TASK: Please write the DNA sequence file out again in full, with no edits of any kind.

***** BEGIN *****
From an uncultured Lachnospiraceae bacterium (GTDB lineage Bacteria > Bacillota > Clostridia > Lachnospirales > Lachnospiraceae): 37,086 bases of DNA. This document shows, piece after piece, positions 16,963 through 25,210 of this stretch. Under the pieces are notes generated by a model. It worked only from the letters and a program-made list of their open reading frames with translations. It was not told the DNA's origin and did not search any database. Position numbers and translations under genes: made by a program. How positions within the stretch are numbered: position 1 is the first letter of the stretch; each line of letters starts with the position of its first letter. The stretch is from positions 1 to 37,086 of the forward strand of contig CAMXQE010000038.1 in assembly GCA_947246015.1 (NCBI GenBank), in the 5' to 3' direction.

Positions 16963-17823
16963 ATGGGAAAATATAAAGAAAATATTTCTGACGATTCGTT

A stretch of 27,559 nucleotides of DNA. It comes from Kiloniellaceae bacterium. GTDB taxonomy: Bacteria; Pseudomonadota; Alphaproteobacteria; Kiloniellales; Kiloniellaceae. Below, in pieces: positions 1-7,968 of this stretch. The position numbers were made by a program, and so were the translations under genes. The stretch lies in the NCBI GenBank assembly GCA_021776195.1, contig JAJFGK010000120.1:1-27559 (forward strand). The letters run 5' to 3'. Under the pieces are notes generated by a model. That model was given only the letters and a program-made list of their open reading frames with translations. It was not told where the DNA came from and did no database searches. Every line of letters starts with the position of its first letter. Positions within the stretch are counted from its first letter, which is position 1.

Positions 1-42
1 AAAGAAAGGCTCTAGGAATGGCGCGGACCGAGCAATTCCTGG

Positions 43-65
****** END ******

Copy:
From an uncultured Lachnospiraceae bacterium (GTDB lineage Bacteria > Bacillota > Clostridia > Lachnospirales > Lachnospiraceae): 37,086 bases of DNA. This document shows, piece after piece, positions 16,963 through 25,210 of this stretch. Under the pieces are notes generated by a model. It worked only from the letters and a program-made list of their open reading frames with translations. It was not told the DNA's origin and did not search any database. Position numbers and translations under genes: made by a program. How positions within the stretch are numbered: position 1 is the first letter of the stretch; each line of letters starts with the position of its first letter. The stretch is from positions 1 to 37,086 of the forward strand of contig CAMXQE010000038.1 in assembly GCA_947246015.1 (NCBI GenBank), in the 5' to 3' direction.

Positions 16963-17823
16963 ATGGGAAAATATAAAGAAAATATTTCTGACGATTCGTT

A stretch of 27,559 nucleotides of DNA. It comes from Kiloniellaceae bacterium. GTDB taxonomy: Bacteria; Pseudomonadota; Alphaproteobacteria; Kiloniellales; Kiloniellaceae. Below, in pieces: positions 1-7,968 of this stretch. The position numbers were made by a program, and so were the translations under genes. The stretch lies in the NCBI GenBank assembly GCA_021776195.1, contig JAJFGK010000120.1:1-27559 (forward strand). The letters run 5' to 3'. Under the pieces are notes generated by a model. That model was given only the letters and a program-made list of their open reading frames with translations. It was not told where the DNA came from and did no database searches. Every line of letters starts with the position of its first letter. Positions within the stretch are counted from its first letter, which is position 1.

Positions 1-42
1 AAAGAAAGGCTCTAGGAATGGCGCGGACCGAGCAATTCCTGG

Positions 43-65